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New federal data shows UA ranked 35th in research funding

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New federal data shows UA ranked 35th in research funding

  • Murat Kacira, professor of biosystems engineering, working in 2020 at the UA's Controlled Environment Agriculture Center studying leafy greens for indoor farming techniques.
    Rosemary Brandt/UA College of Agriculture and Life SciencesMurat Kacira, professor of biosystems engineering, working in 2020 at the UA's Controlled Environment Agriculture Center studying leafy greens for indoor farming techniques.

The University of Arizona is once again among the nation's top public research universities with $761 million in total research activity in fiscal year 2020, according to data released Monday by the National Science Foundation.

The NSF's Higher Education Research and Development survey annually ranks more than 900 colleges and universities and is considered the primary source of information on research and development expenditures at U.S. colleges and universities.

The UA saw an increase of more than $27 million over its fiscal year 2019 total. The university’s research and development expenditures rank No. 20 among public institutions and No. 35 overall. This ranking places UA in the top 4 percent of all U.S. universities, both public and private. The university also retained its No. 1 ranking in astronomy and astrophysics expenditures at nearly $122 million – an increase of more than $8 million over 2019.

"The University of Arizona takes immense pride in its continued ability to develop incredible cutting-edge research initiatives," said UA President Robert C. Robbins. "From exploring the outermost edges of our solar system to creating numerous life-saving technologies amid the COVID-19 pandemic, University of Arizona researchers consistently lead the way in fundamental discovery and generate innovative solutions to our world's most significant challenges."

The higher education survey also ranked UA second among schools with high Hispanic enrollment. In 2018, the university earned the designation of Hispanic-Serving Institution from the U.S. Department of Education for its success in the enrollment of Hispanic students.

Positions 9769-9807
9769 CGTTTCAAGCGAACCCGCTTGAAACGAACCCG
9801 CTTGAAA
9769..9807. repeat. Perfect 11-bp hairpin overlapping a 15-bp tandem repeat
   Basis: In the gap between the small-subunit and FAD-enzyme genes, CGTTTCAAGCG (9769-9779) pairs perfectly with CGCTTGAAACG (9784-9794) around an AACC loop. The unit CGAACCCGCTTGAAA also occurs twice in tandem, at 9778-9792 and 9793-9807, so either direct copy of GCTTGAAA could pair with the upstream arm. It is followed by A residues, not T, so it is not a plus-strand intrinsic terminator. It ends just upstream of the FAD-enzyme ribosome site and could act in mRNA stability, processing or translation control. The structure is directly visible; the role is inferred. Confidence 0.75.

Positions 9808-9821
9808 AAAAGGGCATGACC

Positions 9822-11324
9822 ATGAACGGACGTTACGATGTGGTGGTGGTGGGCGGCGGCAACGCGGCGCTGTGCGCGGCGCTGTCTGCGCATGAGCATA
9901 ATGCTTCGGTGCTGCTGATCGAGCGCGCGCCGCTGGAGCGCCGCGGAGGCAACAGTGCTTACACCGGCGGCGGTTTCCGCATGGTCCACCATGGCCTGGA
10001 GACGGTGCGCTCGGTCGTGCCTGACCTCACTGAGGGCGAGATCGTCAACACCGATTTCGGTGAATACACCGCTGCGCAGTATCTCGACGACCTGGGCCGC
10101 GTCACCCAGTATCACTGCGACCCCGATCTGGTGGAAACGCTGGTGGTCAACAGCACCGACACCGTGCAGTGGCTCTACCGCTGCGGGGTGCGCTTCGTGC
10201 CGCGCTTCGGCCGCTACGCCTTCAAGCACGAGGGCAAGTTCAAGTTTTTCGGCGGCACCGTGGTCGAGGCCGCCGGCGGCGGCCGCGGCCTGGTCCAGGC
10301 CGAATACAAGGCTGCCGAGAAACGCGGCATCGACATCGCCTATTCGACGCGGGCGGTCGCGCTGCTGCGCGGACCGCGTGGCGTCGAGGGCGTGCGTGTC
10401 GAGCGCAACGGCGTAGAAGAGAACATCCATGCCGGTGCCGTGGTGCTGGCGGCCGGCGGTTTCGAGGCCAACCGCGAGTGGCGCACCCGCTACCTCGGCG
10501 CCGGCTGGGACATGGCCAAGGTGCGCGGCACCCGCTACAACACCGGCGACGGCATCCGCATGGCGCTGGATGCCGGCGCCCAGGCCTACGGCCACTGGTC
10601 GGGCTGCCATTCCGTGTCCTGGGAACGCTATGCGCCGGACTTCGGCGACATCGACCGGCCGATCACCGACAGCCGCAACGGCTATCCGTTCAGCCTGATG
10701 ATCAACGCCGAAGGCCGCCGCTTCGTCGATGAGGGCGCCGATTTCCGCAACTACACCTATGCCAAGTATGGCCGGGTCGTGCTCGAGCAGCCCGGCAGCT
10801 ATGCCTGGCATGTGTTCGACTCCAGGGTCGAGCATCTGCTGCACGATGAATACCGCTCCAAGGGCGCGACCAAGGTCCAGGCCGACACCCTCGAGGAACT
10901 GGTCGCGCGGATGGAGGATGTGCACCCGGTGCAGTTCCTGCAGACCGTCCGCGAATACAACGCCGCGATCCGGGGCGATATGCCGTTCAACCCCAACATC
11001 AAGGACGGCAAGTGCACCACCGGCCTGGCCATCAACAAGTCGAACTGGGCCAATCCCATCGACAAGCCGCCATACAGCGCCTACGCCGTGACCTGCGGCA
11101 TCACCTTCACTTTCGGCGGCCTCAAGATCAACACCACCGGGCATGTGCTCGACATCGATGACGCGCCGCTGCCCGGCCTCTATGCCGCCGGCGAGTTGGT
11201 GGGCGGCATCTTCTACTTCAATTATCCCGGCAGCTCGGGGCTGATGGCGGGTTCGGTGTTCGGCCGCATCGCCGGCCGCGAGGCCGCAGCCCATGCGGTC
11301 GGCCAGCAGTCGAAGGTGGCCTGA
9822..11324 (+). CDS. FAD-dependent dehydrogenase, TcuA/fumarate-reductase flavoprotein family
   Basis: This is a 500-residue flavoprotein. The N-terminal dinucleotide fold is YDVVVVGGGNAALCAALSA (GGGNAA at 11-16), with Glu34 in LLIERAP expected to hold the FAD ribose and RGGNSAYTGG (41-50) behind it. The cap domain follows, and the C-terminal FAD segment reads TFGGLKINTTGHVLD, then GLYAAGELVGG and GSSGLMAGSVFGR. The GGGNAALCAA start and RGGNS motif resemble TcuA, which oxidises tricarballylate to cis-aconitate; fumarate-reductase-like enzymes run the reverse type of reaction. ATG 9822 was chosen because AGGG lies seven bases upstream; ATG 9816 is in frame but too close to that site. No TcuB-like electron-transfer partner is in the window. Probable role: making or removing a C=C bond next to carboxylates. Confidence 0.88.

The University of Arizona ranked fifth in both the physical sciences and NASA-funded activity. UA led the design and development of the Near-Infrared Camera onboard the James Webb Space Telescope, which was successfully launched Dec. 25.

In the engineering category, UA advanced from No. 51 in 2019 to No. 47 in FY 2020. In the health sciences, total and federally funded awards increased from $249 million in 2019 to $264 million in 2020, though expenditures dropped due to COVID-19 restrictions.

"The latest HERD data demonstrate the robustness and continual growth of our research enterprise, despite challenges presented by the COVID-19 pandemic that took hold in early 2020," said Elizabeth "Betsy" Cantwell, senior vice president for research and innovation. "At the heart of this success are our faculty and researchers, whose creativity and determination drive discovery and innovation, creating positive real-world impacts and knowledge for a more resilient future."

The UA's highest rankings came in the following categories:

No. 1: Astronomy and astrophysics
No. 2: High Hispanic enrollment
No. 5: Physical sciences
No. 5: NASA-funded activity
No. 20: All public universities
No. 35: All universities.

Some examples of UA research that made headlines and had significant impact in 2020 include:

  • The UA's tracking coronavirus through wastewater across the U.S.
  • Campus researchers running OSIRIS-REx mission team evaluated data from four candidate sites in order and identified the best option for the sample collection. 
  • A $2.7 million federal grant to study indoor leafy green production to help improve the quality, quantity, efficiency and cost-effectiveness of indoor vertical farming production.
  • With $6.9 million from the National Cancer Institute, a team of researchers at the UA Cancer Center is seeking effective preventive and therapeutic strategies to reduce the risk of non-melanoma skin cancers such as squamous cell carcinoma of the skin.
  • UA researchers are using quantum entanglement — subatomic particles affecting each other over distances — to detect radio frequencies with more sensitivity and accuracy than ever.
  • And a UA researcher led a team that identified more than 550 individual point sources emitting plumes of highly concentrated methane.

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